Can we say that about our own work? You and I have a very limited time on this earth. And if we are fortunate enough to have a natural lifespan, then we will spend most of our lives at work. So what are you working for?

Many years ago, 60 Minutes did a report on a nun named Sister Emmanuel. Sister Emmanuel was at retirement age when she fell on her knees and prayed that God would send her to the most desperate spot on earth. God did. 

Sister Emmanuel ended up in the poorest slum in the city of Cairo, Egypt, in a place called the City of Garbage. That is the name of a suburb of Cairo, Egypt where live the people who collect Cairo’s garbage. They not only collect the garbage, they live in the garbage, eat the garbage, and salvage all their earthly belongings from the garbage as well.

They are the most despised people in Egypt. For one thing, they raise pigs in their garbage kingdom. Pigs are forbidden in Moslem society as they were in the Old Testament.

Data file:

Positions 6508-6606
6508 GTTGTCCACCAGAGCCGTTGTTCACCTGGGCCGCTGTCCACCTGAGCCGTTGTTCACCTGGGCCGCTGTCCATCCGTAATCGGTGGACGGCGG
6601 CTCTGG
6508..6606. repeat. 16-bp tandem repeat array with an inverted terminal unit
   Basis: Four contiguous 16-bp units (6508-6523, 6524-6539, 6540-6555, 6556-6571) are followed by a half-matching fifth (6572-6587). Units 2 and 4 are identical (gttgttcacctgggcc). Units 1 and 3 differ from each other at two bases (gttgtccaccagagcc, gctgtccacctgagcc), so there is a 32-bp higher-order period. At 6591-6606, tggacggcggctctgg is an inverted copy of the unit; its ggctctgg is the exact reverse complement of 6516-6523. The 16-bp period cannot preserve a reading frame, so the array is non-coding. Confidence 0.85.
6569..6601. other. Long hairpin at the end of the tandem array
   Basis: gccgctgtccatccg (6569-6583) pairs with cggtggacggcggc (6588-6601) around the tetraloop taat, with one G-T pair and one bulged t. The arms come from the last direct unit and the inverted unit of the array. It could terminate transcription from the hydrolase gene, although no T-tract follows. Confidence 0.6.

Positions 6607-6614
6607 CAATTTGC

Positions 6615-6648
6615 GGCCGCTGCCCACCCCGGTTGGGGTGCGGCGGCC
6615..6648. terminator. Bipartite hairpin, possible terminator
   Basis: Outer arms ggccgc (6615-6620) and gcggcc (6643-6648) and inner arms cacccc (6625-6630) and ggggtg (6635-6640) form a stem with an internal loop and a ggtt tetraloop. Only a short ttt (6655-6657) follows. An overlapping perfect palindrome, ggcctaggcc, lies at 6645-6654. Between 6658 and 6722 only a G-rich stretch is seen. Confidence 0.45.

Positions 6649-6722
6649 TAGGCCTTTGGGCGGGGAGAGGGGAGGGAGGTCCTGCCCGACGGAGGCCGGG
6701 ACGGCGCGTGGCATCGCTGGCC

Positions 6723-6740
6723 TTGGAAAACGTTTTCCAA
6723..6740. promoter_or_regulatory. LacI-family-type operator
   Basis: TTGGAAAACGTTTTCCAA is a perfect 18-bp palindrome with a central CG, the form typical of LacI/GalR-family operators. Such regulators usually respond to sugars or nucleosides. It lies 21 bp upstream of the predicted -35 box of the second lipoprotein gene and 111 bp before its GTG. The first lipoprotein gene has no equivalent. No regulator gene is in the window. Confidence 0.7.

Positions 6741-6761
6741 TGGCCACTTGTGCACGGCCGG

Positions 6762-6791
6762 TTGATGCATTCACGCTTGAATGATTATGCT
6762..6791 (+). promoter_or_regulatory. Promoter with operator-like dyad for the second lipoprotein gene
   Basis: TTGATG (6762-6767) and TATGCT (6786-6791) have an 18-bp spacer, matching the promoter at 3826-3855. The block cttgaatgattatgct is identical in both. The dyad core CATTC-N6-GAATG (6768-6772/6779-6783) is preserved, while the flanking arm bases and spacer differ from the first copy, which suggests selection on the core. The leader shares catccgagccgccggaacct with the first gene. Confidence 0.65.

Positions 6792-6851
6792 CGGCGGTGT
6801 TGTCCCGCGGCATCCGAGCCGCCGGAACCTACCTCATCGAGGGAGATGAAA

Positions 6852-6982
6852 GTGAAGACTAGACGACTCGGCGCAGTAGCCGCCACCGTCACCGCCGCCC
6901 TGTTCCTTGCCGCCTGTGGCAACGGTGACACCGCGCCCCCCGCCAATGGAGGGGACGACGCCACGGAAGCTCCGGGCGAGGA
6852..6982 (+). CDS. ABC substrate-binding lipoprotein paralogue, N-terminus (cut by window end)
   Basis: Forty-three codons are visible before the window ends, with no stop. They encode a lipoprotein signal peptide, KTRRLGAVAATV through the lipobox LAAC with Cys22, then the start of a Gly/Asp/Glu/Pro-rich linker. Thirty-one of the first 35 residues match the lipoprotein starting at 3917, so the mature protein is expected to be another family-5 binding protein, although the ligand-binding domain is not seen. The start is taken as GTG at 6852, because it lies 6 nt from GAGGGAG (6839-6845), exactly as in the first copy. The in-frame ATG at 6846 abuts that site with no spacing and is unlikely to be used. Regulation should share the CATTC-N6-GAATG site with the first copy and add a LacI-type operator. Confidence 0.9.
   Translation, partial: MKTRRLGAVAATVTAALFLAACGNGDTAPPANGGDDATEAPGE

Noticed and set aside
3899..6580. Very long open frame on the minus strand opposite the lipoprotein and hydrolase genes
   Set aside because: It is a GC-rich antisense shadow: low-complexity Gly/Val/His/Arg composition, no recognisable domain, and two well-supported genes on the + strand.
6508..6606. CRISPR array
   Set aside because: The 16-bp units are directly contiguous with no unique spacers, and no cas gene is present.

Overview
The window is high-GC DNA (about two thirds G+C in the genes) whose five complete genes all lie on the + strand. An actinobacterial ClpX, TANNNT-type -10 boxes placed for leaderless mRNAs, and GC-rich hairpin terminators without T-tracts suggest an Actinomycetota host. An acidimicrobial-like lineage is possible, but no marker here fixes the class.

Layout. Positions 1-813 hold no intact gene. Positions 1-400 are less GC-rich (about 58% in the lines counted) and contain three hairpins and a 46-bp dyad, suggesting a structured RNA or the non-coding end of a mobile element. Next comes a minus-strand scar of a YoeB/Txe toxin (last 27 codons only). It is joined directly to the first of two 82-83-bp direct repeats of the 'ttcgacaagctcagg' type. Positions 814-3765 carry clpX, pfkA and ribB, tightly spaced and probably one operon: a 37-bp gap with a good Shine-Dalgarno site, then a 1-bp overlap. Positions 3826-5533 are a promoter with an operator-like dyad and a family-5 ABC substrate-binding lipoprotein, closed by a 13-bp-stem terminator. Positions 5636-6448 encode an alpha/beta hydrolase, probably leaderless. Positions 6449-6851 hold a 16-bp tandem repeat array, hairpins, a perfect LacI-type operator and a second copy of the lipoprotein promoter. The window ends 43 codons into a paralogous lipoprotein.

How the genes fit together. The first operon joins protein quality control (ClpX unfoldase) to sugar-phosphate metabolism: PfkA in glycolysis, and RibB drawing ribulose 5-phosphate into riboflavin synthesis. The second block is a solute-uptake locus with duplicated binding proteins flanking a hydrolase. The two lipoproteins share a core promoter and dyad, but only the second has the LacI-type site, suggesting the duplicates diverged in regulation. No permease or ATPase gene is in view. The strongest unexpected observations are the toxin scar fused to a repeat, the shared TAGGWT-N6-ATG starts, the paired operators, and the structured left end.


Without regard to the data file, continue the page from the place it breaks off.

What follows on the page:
Into this desperate situation came this retired nun to live among the garbage people, to love them and to teach them and their children better ways to live. Did she succeed? More than you might possibly imagine. There are schools now, and at her urging the government provided better housing. Many lives were immeasurably improved. Emmanuel means God with us. Certainly the people of the City of Garbage knew that God was with them in the presence of this determined and dedicated nun.

Sister Emmanuel died in 2008. What was her reward for her amazing work? Nothing earthly, to be sure. She lived as simply as the people to whom she ministered.

Sister Emmanuel was 79 years old and still passionately involved in ministry when she was interviewed by Diane Sawyer on 60 Minutes. Diane asked Sister Emmanuel if she thought about death. Sister Emmanuel showed Ms. Sawyer a painting on her wall of angels joined hand in hand dancing in the Celestial kingdom. One of these days, said Sister Emmanuel, they will offer me a hand and I will dance into the Kingdom of Heaven.